Last month, I attended the Sierra Club’s Global Population and Environment Program Fellowship training in Washington, DC. I was joined by several other youth from across the country who were interested in making the connection between empowering women and sustainable development. I applied for this fellowship as I have become increasingly interested in learning more about gender issues due to the Gender Economics class at American University that I am taking this semester. Through this class, I have been learning more about the importance of incorporating gender when developing macroeconomic policies. Many of our initial readings for the class discussed how much of the work that women do such as cooking, giving birth to and taking care of children, and other household tasks are not accounted for in the formal economy or in the country’s GDP. Yet, women’s role in the care or reproductive sector, while often unacknowledged in formal economic policies, is crucial to the continued development of a country. For without women to give birth and take care of children, there would no future generation and no future economy to talk about.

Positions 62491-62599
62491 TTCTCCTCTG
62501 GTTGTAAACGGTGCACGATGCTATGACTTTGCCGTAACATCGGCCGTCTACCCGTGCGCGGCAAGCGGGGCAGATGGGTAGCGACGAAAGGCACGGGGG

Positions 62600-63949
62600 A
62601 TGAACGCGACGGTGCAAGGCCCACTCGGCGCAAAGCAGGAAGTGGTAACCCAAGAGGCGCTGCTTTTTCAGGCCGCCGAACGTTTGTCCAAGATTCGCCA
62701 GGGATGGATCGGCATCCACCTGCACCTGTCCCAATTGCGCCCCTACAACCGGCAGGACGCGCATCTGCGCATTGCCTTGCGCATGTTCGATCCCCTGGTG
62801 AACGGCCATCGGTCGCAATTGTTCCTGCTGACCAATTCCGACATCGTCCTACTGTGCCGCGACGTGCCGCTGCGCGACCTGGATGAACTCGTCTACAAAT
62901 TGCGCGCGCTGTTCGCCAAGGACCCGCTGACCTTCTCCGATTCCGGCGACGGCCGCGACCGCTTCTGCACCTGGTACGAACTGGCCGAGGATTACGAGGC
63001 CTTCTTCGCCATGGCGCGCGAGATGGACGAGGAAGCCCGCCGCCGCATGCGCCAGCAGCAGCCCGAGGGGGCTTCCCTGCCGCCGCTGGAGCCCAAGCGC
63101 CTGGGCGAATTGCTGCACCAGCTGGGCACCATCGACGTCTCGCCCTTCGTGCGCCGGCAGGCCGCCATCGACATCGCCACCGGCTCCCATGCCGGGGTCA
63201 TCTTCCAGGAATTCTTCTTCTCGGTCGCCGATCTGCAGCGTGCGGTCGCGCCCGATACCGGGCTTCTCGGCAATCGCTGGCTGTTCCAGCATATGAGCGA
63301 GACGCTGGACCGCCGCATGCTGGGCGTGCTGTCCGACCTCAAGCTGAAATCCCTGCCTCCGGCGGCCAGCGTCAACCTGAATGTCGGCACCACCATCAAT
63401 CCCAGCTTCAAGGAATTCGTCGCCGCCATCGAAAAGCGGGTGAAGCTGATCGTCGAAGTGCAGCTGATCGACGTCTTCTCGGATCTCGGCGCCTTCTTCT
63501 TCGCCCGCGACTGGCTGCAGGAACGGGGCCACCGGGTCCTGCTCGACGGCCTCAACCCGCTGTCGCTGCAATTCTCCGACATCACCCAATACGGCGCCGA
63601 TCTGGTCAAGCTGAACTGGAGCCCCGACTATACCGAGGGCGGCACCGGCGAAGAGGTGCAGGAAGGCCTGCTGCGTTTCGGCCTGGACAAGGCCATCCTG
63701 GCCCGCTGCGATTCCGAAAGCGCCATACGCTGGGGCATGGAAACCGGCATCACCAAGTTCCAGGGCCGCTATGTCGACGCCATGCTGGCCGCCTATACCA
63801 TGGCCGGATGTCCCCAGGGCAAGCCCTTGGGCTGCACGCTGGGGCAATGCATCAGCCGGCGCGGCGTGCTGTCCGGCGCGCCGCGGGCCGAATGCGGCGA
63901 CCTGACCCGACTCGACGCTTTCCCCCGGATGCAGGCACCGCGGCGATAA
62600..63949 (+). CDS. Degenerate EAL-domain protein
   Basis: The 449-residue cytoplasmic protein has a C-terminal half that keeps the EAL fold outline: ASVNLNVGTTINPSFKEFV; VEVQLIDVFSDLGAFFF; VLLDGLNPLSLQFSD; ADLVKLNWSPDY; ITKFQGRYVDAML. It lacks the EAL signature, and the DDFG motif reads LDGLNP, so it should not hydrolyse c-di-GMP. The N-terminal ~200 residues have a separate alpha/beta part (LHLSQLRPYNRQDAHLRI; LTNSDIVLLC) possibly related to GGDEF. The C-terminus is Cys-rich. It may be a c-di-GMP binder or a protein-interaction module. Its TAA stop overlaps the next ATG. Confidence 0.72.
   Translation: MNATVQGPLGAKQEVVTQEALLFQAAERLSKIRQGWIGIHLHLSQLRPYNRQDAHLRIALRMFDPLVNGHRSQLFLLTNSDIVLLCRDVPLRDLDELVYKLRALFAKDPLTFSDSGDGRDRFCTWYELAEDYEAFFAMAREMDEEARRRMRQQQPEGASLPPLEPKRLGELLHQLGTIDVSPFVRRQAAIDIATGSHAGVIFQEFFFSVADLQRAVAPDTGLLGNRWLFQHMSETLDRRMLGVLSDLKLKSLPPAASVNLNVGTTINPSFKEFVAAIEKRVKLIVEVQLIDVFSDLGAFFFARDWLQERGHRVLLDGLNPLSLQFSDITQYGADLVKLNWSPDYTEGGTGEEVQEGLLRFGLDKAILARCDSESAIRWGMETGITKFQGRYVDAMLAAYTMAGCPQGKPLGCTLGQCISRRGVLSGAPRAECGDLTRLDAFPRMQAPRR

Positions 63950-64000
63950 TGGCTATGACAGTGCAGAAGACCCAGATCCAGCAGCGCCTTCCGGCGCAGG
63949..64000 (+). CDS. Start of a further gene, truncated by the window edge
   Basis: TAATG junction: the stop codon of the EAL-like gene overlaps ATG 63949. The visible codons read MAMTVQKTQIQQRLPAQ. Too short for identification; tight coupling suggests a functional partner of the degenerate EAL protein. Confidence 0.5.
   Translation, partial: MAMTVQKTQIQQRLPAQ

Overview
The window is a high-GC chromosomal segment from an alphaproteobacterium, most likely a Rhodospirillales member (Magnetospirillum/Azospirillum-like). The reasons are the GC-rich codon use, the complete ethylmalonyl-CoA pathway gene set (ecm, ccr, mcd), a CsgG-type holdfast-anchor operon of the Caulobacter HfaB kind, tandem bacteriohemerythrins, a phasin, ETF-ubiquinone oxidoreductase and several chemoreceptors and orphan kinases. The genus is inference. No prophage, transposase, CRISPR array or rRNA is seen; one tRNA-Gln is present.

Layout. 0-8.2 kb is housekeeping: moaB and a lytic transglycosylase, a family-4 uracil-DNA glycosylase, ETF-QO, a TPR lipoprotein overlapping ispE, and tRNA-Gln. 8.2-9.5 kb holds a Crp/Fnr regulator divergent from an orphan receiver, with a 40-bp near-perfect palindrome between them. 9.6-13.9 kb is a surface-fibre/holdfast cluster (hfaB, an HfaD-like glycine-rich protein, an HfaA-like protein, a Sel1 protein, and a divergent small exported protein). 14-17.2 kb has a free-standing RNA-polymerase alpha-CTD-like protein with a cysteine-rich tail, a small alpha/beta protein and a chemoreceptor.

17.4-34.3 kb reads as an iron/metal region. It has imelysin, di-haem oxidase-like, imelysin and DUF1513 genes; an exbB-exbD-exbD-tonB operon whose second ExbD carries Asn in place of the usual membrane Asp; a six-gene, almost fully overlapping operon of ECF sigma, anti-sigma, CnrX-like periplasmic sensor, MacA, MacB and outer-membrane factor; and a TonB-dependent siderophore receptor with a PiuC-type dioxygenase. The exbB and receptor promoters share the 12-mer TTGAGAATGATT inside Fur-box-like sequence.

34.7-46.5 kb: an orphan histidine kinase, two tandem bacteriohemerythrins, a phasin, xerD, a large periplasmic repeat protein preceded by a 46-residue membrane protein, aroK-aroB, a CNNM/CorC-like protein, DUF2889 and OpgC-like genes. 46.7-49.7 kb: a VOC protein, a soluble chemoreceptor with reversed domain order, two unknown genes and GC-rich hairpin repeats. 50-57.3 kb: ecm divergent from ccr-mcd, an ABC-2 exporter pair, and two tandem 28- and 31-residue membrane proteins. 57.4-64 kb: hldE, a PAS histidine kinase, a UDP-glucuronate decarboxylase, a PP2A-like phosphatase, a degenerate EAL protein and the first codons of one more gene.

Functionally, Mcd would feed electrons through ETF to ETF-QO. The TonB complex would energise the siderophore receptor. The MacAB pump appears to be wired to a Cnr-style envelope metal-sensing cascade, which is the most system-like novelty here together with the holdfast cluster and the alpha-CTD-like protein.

Despite women’s importance in the economy, the impact of economic policies on women are rarely given special consideration when country leaders develop economic policies. As a result, these policies often have a disproportional impact on women. For example, policies to increase trade between countries may seem beneficial for both of the countries’ economic growth. However, in countries where human labor is their main resource, this means that women are increasingly employed to work in the factories as they are considered a source of cheap labor. As the women may not have many other options, the factory bosses can pay them low wages and force them to work long hours without breaks. (This is greatly simplifying the situation as each country is different, but I am trying to be brief.) Additionally, the women often still have to take care of children and perform other household tasks, placing a huge strain on their welfare.